as a Leprechaun does,

or a Puma.

In this Dynasty of Freelanders,

caught up in a Cyclone

of Solitude, we ride time’s

Cougar, snowbirds

practicing elements

of Starcraft.

Conservation

I saw egrets along

the highway,

nestled into

swamps, watching

over ever-

flowing water.

I want to protect them.

I want them to know

not that I’m here,

but that I’m gone.

Quartzsite

The morning light’s a sheen

on mountains, covering

while revealing, shivering

the desert into existence.

We wake, feeling energy

blowing through us, knowing

that we, too, need fuel.

Sugar Loaf Peak watercolor of mountains by Vivian Wagner

”Sugar Loaf Peak“, watercolor on paper by Vivian Wagner

Sugar Loaf Peak

We climbed the peak’s

steep side,

looking down

at glittering lights

and miles of RVs,

campers, and vans,

scattered like

volcanic rock

through the desert.

This is how apocalypse looks:

not like an end

but a beginning.

Where It Ends

Mountains encircle dry meadows

and fields of sagebrush,

whispering of stars falling,

ground eroding, fires spreading,

and somewhere in one middle

or another stands a tiny trailer,

rotting away into sand

that welcomes it into

rough arms.

Vintage

The trailer barely stands;

remembering through mice

nests and pine needles

what it means to be

part of the earth,

it tilts down.

“SKP Ranch Sunrise”, watercolor on paper by Vivian Wagner

What Remains

piñon nuts

          flagstones

                    burned wood

broken trailer

          memory of a trail

barbed wire

          generator dug-out

dry air

dry air

dry air

Landed

I dreamt something terrible

was happening, something quick

and loud, overhead, and I woke

in the small trailer on remote land

where I’d spent what I thought

were happy childhood days

with my parents, before things

got as I now remember them.

Were there fights there, too?

Undercutting whispers, cruelty?

Or was I sensing something

earlier, when the nation

ripped this piñon-covered

land from tribal hands

and squared it off into

homestead plots?

Or something in the future,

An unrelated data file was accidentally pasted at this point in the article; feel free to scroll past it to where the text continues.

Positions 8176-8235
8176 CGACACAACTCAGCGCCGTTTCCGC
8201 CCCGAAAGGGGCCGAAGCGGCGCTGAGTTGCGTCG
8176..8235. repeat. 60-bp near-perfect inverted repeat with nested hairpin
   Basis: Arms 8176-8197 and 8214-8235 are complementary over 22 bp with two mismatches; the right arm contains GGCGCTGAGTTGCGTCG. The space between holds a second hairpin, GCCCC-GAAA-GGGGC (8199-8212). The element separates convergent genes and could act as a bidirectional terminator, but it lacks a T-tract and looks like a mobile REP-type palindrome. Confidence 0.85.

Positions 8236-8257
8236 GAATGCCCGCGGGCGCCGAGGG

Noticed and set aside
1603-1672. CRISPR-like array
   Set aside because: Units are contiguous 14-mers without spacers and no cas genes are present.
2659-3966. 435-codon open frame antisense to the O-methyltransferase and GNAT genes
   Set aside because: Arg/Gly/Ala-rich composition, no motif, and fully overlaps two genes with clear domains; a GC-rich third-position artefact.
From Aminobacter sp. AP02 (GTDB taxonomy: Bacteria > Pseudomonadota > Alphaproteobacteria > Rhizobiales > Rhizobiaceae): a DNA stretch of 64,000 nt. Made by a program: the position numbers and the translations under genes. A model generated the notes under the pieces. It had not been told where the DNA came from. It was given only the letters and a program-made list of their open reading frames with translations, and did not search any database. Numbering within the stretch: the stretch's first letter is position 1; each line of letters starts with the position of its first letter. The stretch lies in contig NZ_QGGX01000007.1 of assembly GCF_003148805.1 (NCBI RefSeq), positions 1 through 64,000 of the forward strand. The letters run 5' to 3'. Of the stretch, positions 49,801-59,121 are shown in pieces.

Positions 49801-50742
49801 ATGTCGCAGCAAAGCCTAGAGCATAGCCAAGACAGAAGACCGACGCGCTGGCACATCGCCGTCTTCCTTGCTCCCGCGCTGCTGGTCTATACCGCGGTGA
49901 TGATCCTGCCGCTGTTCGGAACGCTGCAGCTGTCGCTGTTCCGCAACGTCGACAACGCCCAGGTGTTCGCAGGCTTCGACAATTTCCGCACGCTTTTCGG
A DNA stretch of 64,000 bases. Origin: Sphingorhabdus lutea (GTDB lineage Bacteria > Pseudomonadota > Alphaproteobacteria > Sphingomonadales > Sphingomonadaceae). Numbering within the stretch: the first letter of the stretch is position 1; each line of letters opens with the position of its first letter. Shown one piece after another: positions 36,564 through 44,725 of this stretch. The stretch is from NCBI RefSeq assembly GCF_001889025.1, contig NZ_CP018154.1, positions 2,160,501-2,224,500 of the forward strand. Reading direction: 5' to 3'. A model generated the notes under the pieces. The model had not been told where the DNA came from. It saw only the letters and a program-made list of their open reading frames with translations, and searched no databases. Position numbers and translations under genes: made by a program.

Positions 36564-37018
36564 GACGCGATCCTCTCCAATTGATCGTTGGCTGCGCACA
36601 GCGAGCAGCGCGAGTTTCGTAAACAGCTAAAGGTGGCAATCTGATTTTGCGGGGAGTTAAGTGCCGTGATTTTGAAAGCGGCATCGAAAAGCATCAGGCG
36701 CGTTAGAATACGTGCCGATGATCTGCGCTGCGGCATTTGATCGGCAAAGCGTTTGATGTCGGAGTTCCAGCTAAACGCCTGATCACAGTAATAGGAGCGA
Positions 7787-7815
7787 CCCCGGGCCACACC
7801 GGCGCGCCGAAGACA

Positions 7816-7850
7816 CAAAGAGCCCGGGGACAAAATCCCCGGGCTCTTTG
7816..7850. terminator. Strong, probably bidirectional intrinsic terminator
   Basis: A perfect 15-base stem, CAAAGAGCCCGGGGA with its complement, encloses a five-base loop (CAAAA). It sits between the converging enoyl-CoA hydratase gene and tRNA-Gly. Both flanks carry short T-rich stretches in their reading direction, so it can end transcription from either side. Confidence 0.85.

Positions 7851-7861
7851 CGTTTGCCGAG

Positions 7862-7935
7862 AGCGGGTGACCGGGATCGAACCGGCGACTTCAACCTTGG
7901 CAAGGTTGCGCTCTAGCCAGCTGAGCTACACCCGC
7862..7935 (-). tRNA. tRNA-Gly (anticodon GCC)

when the burned-out land will be

shrouded in mysterious haze?

My history and the land’s

converge, and that dream

itself is decades-old, now.

All I have is the still-

unaccounted-for

present, and the tireless

surveying of wind.

Featured image, “Sunrise in Quartzsite“, watercolor on paper by Vivian Wagner

About Author

I received my Ph.D. from the University of Illinois, Urbana-Champaign, specializing in American literature and popular culture. I taught literature and writing for many years at Muskingum University in New Concord, Ohio, where I'm now an Associate Professor Emerita of English. Currently, I write, teach, tutor, and do art, splitting my time between Alaska and an Airstream in the Lower 48. My work has appeared in The Atlantic, Narratively, O: The Oprah Magazine, Creative Nonfiction, Entrepreneur, Fast Company, Alaska Magazine, McSweeney's Internet Tendency, KROnline, Zone 3, The Ilanot Review, Silk Road Review, Easy Street Magazine, The Pinch, and other publications. One of my pieces, "Under the Gun," was listed as a notable essay in The Best American Essays 2007. I'm the author of a memoir, Fiddle: One Woman, Four Strings, and 8,000 Miles of Music (Citadel-Kensington, 2010); a full-length poetry collection, Raising (Clare Songbirds Publishing House, 2018); and several poetry chapbooks, including The Village (Aldrich Press-Kelsay Books, 2017), Making (Origami Poems Project, 2018), Curiosities (Unsolicited Press, 2018), and Spells of the Apocalypse (Thirty West Publishing, 2020).